The reasons for business matchmaking have not changed much either. In South Africa, green small and growing businesses are often under-resourced or inexperienced when attempting to access the global assets required to build a competitive advantage. On the other side of the coin, established overseas-based companies looking to enter South Africa struggle to gather intelligence on the local “green” economy and isolate the high-potential companies operating in that space.
The traditional matchmaking provided through trade missions is not focused at the firm level; there is no trusted intermediary to play the facilitation role, and private consultants are unaffordable. A “do-it-yourself” approach is not an option either: Where would one start?
With support from the government of the United Kingdom, the World Bank Group’s Climate Technology Program (CTP) and GreenCape — a non-profit sector development agency based in Cape Town, South Africa —have come up with a solution that can address this service gap.
GreenCape and CTP have launched a cross-border business matchmaking facility that links global companies to local green businesses in South Africa. By leveraging CTP and GreenCape’s expertise and connections in the local ecosystem, the program provides market insights and technical support to trade missions organized by embassies and investment promotion agencies, as well as matchmaking facilitation between foreign companies and South African firms. By facilitating partnerships and the diffusion of innovative green business models, the project aims to stimulate and catalyze the growth of local and regional green markets.
Raymond Siebrits of GreenCape presents to the clean-tech business delegation from Finland © GreenCape
High-potential partnerships are identified through a preliminary analysis of the sector and the firms’ market needs. After conducting a first-level due diligence on the local companies identified, the facility provides interested foreign firms with curated lists of potential business matches and proceeds to facilitate connections through events, meetings, seminars, and direct introductions.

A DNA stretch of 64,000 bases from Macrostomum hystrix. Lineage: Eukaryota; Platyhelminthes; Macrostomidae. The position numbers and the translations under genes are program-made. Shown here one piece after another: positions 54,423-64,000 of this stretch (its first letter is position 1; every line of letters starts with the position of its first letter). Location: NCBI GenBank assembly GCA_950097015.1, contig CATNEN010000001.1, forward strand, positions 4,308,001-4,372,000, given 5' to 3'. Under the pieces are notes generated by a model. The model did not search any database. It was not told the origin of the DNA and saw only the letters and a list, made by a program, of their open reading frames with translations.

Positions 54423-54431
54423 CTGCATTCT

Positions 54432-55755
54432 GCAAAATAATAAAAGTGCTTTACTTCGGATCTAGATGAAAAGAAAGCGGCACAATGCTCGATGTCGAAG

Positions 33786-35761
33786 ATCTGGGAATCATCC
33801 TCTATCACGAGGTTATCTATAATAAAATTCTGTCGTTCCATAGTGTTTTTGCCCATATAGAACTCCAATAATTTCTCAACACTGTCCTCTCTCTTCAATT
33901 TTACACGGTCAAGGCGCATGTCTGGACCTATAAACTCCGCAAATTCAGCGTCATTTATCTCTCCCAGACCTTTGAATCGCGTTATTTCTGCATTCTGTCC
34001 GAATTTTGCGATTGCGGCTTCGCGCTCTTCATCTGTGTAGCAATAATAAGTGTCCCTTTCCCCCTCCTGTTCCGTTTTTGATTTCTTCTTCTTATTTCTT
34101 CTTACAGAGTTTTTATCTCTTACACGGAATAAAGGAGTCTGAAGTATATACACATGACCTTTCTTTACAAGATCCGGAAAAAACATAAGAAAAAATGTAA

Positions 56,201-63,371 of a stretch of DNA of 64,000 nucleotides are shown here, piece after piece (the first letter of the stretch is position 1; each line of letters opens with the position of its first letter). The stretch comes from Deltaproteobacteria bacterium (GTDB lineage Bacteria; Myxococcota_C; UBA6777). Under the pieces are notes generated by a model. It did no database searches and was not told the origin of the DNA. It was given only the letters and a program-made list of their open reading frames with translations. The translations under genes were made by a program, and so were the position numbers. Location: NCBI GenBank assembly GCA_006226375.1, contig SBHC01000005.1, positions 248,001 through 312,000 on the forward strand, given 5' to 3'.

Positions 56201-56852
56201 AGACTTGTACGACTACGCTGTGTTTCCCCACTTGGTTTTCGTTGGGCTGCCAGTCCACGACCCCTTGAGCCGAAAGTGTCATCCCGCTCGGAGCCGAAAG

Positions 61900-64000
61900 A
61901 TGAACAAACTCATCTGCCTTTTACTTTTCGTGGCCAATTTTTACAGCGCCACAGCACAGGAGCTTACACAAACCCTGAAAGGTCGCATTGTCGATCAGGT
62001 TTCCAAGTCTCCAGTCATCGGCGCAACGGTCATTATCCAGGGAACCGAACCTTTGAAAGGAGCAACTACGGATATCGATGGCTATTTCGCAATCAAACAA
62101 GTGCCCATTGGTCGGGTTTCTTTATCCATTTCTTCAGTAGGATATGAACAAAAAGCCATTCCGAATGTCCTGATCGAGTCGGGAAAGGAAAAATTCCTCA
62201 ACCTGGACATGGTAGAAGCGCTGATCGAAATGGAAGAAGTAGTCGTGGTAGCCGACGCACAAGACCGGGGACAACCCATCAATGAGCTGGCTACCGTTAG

For example, in January, the matchmaking facility co-created a trade program for a clean-tech business delegation from Finland. The program offered market insights, provided a curated list of local ventures, facilitated partnership opportunities, and organized a tailored industry seminar. Over 80 local stakeholders — including companies and municipalities — attended and over 100 connections were made between Finnish and South African firms.
The journey so far
To track and improve its success, the facility is monitoring, among other indicators, the number of stakeholders expressing interest in the service, matches identified, and agreements and deals generated.
The results so far have been very positive. During its first four months of activity, the facility has assisted more than five clean-tech delegations and 60 green companies. Three letters of intent between businesses and a formal partnership agreement between an Italian photovoltaic company and a local energy savings firm have been signed.
“The information you sent me and the selection of firms for the inbound mission was very accurate. Consequently, the inbound solar PV firm has already signed a Technical Partnership Agreement with one of the matches provided from the cross-border facility.” – Claudio Ruffini, FinMasters SA.
Ultimately, CTP and GreenCape aim to innovate the traditional trade mission and business matchmaking model through a unique service offering that combines market intelligence, business model diagnostics and access to a local and global network of clean-tech firms and green organizations.
This blog post originally appeared on the World Bank Private Sector Development Blog